Oh My God
A close friend never ceases to tell me that all the struggles in my life are due to my not being religious, that I don’t say prayers or perform a puja daily. He has been consistently advocating my visit to a religious guru who he claims is a god-man, and on meeting whom monthly, he gets the blessings and the support of the almighty God. A few months back, this friend in all concern also went to the extent of gifting me a diya (brass lamp) and a pre-recorded player with various chants like the Gayatri mantra, the Hanuman chalisa and other varied Hindu prayer forms. Initially scared into subservience by his words of the power of God, I prepared the wicks to the multi-faced diya and lit it every evening to the sound of a prayer-chant in the background. But it was just a few days before I abandoned the lighting of the diya and resumed my normal tête-à-têtes with God, like I had been having since a child.
My first encounter with God to my conscious memory was as a non-baptised Catholic at the boarding school I went to, before the age of five. I was first introduced to Jesus and Mother Mary, at the grotto at the school garden on the day of my admission, followed by the regular attendance of Mass two to three times weekly at the chapel and compulsorily at the parish church on Sunday. In time, I learnt all about St. Joseph and other Christian saints along with their strengths. I even enrolled at the school choir a few years and recall praying to St. Anthony- on learning he helped to communicate your wishes to Jesus faster. I also learnt the difference between Catholic and Protestant churches and practises, as I went to a Protestant boarding high-school.
I had been taken to Hindu temples much before I joined school and to Puja’s by my Hindu parents, but these were cursory visits which resulted merely in my ability to identify common Hindu Gods and Goddesses. Thereafter, with the strong Christian influence in my life year round at school, temple and festival-puja visits during vacations were like excursions. I recall my mother did her daily puja at home before the deities placed on a pedestal at a designated place in the house and it seemed that her praying was enough for the rest of the family. She always brought the diya over to where we were and with her hand over the flame brought its warmth over my head as well as that of my father and sister, thereby invoking God’s blessings on us.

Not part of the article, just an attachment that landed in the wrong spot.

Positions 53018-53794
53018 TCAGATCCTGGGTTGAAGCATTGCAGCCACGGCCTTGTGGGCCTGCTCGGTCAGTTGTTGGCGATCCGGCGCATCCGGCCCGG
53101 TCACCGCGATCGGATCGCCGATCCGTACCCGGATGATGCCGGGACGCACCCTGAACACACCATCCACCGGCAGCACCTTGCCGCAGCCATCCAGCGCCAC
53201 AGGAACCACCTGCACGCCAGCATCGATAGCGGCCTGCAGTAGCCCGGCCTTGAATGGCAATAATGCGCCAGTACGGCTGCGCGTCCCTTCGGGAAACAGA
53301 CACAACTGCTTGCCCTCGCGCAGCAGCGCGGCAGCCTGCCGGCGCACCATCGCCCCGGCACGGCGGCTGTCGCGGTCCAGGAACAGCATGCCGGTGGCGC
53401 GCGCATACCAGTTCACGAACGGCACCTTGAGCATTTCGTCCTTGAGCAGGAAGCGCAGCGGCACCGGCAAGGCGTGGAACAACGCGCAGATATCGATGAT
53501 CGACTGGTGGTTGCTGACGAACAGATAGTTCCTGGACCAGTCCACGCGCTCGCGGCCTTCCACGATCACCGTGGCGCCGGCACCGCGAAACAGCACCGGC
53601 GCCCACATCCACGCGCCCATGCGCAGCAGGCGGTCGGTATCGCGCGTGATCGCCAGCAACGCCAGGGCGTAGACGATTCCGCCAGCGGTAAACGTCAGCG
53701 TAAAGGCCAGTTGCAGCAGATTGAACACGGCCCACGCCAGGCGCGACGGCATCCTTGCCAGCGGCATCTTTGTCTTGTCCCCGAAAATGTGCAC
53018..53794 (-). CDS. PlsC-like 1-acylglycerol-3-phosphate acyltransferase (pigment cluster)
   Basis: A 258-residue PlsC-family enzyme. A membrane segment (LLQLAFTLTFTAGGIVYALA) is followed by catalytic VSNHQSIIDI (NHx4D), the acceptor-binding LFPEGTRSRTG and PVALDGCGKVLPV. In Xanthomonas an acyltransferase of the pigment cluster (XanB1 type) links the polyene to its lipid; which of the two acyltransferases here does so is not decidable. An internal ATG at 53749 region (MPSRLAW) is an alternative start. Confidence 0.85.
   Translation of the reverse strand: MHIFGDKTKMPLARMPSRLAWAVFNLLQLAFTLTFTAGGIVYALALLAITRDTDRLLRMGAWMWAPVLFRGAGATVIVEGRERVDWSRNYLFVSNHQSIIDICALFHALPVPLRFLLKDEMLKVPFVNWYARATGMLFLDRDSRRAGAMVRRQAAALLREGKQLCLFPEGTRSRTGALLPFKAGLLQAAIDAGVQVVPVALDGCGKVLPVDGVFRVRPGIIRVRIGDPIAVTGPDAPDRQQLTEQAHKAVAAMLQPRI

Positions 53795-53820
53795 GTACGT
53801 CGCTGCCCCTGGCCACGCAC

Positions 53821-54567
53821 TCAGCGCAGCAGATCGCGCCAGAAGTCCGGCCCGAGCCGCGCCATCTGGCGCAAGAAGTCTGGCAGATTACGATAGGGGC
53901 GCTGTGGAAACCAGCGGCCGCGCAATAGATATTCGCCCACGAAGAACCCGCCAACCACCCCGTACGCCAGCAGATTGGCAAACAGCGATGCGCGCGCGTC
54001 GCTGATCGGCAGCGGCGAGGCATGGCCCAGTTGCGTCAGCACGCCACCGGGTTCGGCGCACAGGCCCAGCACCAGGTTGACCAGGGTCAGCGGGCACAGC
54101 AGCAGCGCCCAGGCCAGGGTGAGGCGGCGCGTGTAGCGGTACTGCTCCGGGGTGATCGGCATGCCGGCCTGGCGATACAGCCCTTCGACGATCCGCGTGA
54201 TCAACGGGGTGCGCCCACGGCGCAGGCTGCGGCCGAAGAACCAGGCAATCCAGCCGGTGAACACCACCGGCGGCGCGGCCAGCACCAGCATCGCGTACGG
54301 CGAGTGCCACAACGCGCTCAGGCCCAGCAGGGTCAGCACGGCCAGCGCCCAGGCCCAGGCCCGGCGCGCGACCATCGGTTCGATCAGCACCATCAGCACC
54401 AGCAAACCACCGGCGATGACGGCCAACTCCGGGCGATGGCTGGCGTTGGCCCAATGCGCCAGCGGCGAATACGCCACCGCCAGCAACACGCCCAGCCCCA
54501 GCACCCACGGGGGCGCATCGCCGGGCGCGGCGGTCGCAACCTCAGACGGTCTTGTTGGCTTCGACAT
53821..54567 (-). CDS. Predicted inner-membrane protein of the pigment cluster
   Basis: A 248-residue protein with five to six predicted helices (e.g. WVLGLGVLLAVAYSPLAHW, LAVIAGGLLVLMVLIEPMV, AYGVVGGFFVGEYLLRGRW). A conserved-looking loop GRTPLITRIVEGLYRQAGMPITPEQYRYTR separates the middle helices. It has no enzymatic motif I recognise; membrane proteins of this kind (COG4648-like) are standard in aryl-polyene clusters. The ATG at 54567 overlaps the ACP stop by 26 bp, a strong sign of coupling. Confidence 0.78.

Through all my years at school, even while visiting church or temple, I would communicate with God through the day that is chit-chat with him mentally. I always referred to him as God, irrespective of who I was visiting, not Jesus, Mother Mary, Krishna, Kali, Prophet Mohammed or Allah- whom I didn’t as yet have much awareness about till I went to college. I recall kneeling at the school Chapel pews over Mass or joining my hands in prayer at temples and praying to ‘God’ at both places but only cursorily, as I knew I could talk to him anytime I wanted later. Churches and temples are where I bowed down to God in subservience, but the rest of the day or night he was my friend.
Till this day I talk to God, like he were my best friend. I know he loves to test me more than most people, and I believe it’s because he knows I can endure it and will only get stronger from it. I can never think of going to a god-man or to a priest to ask him to take my prayers to God, though a number of my friends have suggested that like them I visit ashrams and spiritual gurus or attend courses like The Art of Living etc. to find the stairway to God. But in my own humble way I would like to find the stairway to God myself, through my own awakening.
Sometimes I even take God for granted, like I would a close friend. I curse him when I’m angry with him, then make up with him when I’ve cooled down and again ask him to help me, but I never forget to thank him when things go well. He dwells in me and I communicate with him anytime, anywhere and everywhere. I would never consider indulging in rituals like drowning shiv-ling’s in milk, shaving my head, squandering money on priests to appease God, yet on occasion I visit temples, churches and even Dargas, to let him know that I have the humility to go and bow down to him. Though he is my friend and dwells in me and everything around me, he is my creator and I acknowledge that.